Senator Hanson has welcomed reports that Senate President Stephan Parry will ask the upper house to consider adopting a formal dress code following Senator Hanson’s wearing of a burqa into the Senate, raising the security and moral issues associated with the oppressive veil.
“I welcome Senator Parry’s decision to ask the Senate standing committee to review the lack of a formal dress code in the Senate,” Senator Hanson said.
“I hope common sense prevails and I hope that the Senate standing committee realises that full face coverings, like the burqa, have no place on the floor of the Australian Senate. This issue was obvious to me and to many other Australians, so I’m glad my actions have sparked this debate.”
Senator Hanson reiterated the fact that as she walked from her office to the floor of the Senate at no time was she visually identified.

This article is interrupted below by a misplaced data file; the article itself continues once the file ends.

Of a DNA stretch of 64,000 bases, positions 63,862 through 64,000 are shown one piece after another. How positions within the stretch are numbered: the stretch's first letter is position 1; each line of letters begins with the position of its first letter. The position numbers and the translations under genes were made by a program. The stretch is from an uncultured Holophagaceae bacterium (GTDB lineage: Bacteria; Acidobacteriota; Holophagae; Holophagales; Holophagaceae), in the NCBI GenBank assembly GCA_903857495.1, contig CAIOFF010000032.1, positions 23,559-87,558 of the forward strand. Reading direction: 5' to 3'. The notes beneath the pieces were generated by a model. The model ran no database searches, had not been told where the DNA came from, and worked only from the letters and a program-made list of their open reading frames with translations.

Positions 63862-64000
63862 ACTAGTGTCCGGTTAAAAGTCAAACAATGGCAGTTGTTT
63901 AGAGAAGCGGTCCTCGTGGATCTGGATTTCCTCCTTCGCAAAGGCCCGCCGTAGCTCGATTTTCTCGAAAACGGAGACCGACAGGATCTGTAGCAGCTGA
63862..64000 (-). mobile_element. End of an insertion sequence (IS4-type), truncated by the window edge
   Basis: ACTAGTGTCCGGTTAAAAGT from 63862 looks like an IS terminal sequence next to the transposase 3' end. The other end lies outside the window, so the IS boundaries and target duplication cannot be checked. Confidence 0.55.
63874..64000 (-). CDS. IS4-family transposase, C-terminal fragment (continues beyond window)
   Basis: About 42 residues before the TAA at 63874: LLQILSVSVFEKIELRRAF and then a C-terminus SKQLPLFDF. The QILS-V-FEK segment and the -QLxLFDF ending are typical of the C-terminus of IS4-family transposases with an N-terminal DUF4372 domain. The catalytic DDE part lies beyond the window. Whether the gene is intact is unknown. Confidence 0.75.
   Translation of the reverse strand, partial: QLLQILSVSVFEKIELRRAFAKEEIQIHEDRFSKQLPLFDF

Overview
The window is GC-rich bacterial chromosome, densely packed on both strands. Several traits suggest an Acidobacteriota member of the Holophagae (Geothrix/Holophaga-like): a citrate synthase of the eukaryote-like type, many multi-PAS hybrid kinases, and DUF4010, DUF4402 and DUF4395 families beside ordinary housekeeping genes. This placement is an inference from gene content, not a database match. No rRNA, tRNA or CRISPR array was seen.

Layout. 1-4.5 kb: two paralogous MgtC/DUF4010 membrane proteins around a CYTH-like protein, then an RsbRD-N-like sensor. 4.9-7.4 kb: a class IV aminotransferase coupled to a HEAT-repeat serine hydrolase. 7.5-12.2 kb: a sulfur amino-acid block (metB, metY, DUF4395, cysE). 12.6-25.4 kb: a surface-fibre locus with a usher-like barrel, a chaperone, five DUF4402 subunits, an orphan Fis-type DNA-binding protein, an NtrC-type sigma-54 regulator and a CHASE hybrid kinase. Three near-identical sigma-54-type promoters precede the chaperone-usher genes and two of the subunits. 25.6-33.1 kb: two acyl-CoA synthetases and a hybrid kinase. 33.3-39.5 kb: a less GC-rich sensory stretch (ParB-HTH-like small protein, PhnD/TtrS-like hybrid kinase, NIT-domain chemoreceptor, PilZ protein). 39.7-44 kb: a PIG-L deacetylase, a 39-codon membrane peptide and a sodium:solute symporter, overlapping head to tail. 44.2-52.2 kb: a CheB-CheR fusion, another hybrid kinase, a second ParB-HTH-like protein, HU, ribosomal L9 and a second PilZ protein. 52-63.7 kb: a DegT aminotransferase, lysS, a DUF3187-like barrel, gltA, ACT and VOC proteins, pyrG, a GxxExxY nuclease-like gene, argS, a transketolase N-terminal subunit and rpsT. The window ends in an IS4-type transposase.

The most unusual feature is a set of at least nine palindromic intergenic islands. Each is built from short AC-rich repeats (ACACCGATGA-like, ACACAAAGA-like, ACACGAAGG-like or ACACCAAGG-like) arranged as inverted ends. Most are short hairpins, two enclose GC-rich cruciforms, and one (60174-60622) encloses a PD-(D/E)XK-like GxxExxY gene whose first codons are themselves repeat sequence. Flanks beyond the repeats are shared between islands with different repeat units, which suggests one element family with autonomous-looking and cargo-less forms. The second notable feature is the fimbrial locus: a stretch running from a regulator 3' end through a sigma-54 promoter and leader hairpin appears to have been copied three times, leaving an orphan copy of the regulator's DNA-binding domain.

Senator Hanson also pointed out the need for Senators to be easily identifiable while in the Senate.
“I was not visually identified before entering the Senate and this has been confirmed by the Office of the Black Rod,” Senator Hanson said.
“A Senator’s vote is counted by sight. If Senators cannot be easily identified then this cannot happen.”
“Full face coverings are clearly a security risk as well as a hindrance to Senate business and full face coverings, like the burqa, are also a disgusting symbol of oppression that have no place on the floor of our Parliament.”
Senator Hanson urged all sides of politics to give any future reviews of the Senate dress code the proper consideration it deserved.